The British politician Andrea Jenkyns, the Conservative Member of Parliament for Morley and Outwood in West Yorkshire, last week hit headlines for making a ‘middle finger’ gesture at protesters as she entered Downing Street to attend Boris Johnson’s resignation speech.
In response to criticism, Jenkyns explained her action in a statement. Now the statement itself has inspired criticism. This criticism has included someone, apparently anonymously, correcting the statement as a teacher would—taking a red pen to it—and posting it online.
As a professional proofreader, I’m uncomfortable with this. Jenkyns’ behaviour and the content of the statement aside, there are ethical questions to consider when correcting a person’s grammar in such a public way.
Grammar is a sensitive subject. Pupils at school may be used to having their punctuation, grammar and syntax corrected by teachers, but when it comes to adults there’s a danger of it being easily misconstrued. Care needs to be taken so as not to make the writer feel patronised and infantilised.
This is partly because grammar can easily be exploited; not everyone is good at it. For some people, it is their weak spot, just like maths or mental arithmetic may be for others. Yet, unlike other areas of knowledge, grammar is sometimes used as a way for some people to to put others down. It’s used, particularly by armchair or amateur proofreaders, as a way to make themselves feel superior and gain one-upmanship. They see it as a sort of blood sport.
I for one want no part in this pettiness, and no professional would ever approach proofreading that way, which gives the proofreading profession a bad name. In the case of Andrea Jenkyns, her statement was likely produced under pressure and in a hurry. The person correcting her work, too, likely had a particular agenda, which was not to produce the best piece of writing possible, but to subject the writer to online ridicule and humiliation. In that sense, it was not ‘proofreading’.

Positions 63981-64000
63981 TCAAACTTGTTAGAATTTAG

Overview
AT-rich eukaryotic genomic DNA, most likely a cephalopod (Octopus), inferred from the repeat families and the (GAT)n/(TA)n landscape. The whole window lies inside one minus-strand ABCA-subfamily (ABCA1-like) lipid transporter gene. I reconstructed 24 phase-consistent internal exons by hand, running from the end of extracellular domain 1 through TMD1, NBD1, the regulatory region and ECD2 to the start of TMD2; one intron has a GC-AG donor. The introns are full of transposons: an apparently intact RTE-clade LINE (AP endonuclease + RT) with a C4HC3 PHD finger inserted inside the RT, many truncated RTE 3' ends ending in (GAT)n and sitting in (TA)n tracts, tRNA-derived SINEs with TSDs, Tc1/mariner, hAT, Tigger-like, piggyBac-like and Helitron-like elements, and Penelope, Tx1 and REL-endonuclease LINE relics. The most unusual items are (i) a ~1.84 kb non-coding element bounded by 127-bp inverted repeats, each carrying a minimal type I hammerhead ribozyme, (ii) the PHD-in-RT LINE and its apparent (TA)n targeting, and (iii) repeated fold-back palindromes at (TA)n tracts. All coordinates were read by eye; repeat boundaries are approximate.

Is the quality of someone’s grammar reflective of them as a person? Logically this cannot be the case. Proofreading is a very specific way of relating to a person and a professional proofreader will always work in a spirit of generosity and impartiality, taking their client’s particular situation into account.
Moreover, we own our work and hold ourselves accountable. It’s never appropriate to ridicule a person’s grammar, whoever they are. I would not like my writing to be picked apart in this way, and I don’t know anyone who would.
My job is to work with my clients, not against them, and help them produce documents and content that they and their readers will love. As Carol Fisher Saller says in The Subversive Copy Editor, proofreading, like editing, is ‘a gift, not an insult’.